Here in Chicago, St. Patrick’s Day is a big deal. Not only are there hoards of people dressed in green wandering the streets with leprechaun hats on, but we also dye the Chicago River green! In honor of the upcoming holiday, I did some digging and found out some fun facts about St. Patty’s Day.
- The Chicago River is dyed green with vegetable dye that looks orange at first and then turns a bright, shamrock green in honor of “the Emerald Isle.” This year was the 49th year that the river was bright green for St. Patty’s Day!
- St. Patrick was born Maewyn Succat to Roman parents in England around 387 AD.
- He had a difficult path to sainthood. At the age of 16, he was kidnapped and sold into slavery to the Druids in Ireland. He lived there for 6 years and then escaped back to England, where he pursued Catholic priesthood.
- Once he achieved priesthood, he returned to Ireland with the ambitious goal of converting the entire country. His former slavemaster killed himself when he heard the news of his return.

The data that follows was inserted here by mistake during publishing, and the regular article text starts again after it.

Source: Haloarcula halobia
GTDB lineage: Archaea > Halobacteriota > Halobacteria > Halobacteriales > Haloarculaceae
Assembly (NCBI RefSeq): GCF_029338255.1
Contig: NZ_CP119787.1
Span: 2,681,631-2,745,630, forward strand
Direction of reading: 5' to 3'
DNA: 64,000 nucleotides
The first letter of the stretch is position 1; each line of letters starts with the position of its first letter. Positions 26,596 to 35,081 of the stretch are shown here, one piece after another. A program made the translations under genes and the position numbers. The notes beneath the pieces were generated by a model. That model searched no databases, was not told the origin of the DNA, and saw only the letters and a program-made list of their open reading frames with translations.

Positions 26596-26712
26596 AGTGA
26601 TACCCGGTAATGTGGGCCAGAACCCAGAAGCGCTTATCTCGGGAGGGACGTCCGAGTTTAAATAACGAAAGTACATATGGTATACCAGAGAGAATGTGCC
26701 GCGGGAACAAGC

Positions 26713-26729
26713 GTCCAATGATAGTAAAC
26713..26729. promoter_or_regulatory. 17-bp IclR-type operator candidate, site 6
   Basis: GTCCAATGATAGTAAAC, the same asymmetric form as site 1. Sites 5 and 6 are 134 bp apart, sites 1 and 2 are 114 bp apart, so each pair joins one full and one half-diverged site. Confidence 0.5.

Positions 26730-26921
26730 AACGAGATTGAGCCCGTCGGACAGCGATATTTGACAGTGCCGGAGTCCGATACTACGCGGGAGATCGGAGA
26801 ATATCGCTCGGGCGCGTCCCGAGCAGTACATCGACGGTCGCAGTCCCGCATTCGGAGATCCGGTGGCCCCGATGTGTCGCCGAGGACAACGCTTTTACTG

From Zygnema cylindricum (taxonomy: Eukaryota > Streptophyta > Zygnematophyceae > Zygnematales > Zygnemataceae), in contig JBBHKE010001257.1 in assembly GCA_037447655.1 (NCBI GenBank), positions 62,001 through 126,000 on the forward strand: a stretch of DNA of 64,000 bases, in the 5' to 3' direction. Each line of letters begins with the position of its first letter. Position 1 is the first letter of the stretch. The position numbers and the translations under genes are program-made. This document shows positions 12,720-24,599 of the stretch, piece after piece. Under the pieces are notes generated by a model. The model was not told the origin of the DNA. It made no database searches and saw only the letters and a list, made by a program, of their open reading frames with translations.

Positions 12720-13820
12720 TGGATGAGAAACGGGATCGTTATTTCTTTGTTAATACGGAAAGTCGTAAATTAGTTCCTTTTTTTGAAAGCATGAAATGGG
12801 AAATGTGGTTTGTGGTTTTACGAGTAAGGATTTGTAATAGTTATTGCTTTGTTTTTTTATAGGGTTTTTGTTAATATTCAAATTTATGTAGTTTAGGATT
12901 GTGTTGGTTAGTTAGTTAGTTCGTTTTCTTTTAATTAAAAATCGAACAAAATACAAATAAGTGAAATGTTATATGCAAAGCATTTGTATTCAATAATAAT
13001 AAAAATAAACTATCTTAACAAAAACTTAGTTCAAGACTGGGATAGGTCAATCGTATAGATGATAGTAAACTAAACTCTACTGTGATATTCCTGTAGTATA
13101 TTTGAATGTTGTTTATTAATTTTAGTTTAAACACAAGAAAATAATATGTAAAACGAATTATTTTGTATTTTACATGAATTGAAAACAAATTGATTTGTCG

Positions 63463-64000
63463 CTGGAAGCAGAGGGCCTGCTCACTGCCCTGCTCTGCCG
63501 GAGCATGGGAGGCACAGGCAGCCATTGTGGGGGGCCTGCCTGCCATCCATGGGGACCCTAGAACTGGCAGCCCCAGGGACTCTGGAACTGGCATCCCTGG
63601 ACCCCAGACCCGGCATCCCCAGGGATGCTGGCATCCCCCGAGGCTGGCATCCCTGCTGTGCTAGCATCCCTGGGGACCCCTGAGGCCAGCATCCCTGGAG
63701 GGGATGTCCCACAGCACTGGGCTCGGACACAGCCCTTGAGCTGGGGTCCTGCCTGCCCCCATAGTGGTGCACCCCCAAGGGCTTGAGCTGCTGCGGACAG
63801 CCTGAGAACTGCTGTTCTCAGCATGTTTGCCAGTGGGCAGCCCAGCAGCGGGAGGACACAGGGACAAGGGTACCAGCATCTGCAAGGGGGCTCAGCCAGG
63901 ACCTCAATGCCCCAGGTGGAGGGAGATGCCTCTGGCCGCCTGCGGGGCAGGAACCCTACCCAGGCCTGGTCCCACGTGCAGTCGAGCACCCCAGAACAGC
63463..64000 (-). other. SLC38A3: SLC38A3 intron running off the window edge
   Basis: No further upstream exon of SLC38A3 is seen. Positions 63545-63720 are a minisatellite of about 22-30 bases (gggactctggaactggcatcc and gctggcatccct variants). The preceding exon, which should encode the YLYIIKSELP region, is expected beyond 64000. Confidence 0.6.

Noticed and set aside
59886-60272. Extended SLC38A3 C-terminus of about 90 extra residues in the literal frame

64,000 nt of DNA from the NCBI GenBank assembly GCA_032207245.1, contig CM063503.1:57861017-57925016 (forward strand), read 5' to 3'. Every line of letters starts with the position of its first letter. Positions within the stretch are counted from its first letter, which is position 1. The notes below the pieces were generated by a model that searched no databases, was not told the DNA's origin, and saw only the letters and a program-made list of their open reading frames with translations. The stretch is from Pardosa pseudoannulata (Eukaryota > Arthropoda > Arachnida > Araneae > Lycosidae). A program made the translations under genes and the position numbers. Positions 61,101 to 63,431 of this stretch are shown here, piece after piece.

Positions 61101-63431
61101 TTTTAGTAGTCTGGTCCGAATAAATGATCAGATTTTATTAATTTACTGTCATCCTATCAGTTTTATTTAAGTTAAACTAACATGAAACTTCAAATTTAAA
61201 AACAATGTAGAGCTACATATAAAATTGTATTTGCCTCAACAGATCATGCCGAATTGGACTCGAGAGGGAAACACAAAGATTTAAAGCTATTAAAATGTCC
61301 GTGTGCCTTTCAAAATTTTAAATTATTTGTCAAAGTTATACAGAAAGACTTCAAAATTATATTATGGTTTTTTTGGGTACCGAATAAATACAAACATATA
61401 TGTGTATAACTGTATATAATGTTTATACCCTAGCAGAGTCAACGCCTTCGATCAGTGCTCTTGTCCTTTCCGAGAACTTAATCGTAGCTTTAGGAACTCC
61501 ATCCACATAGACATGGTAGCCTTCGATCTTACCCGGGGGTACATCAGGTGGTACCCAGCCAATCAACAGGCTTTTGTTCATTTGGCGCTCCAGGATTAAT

- St. Patrick was a very successful converter. He established churches throughout the country and gained many loyal followers, one of whom sacrificed himself to save St. Patrick during an assassination attempt.
- He was the first person in the history of the world to publicly denounce slavery. As a former slave himself, he knew and understood the injustice of slavery.
- St. Patrick died in the first church he established in Ireland around March 17th of either 463 or 491 (or another year). March 17th then became the feast day, which is a custom for saints even though he was never officially canonized by the Vatican.
- Irish men and women traditionally wear a small bunch of shamrocks in their jackets or caps. Children wear orange, white, and green while women and girls wear green ribbons in their hair.
For more interesting facts, check out Mental Floss.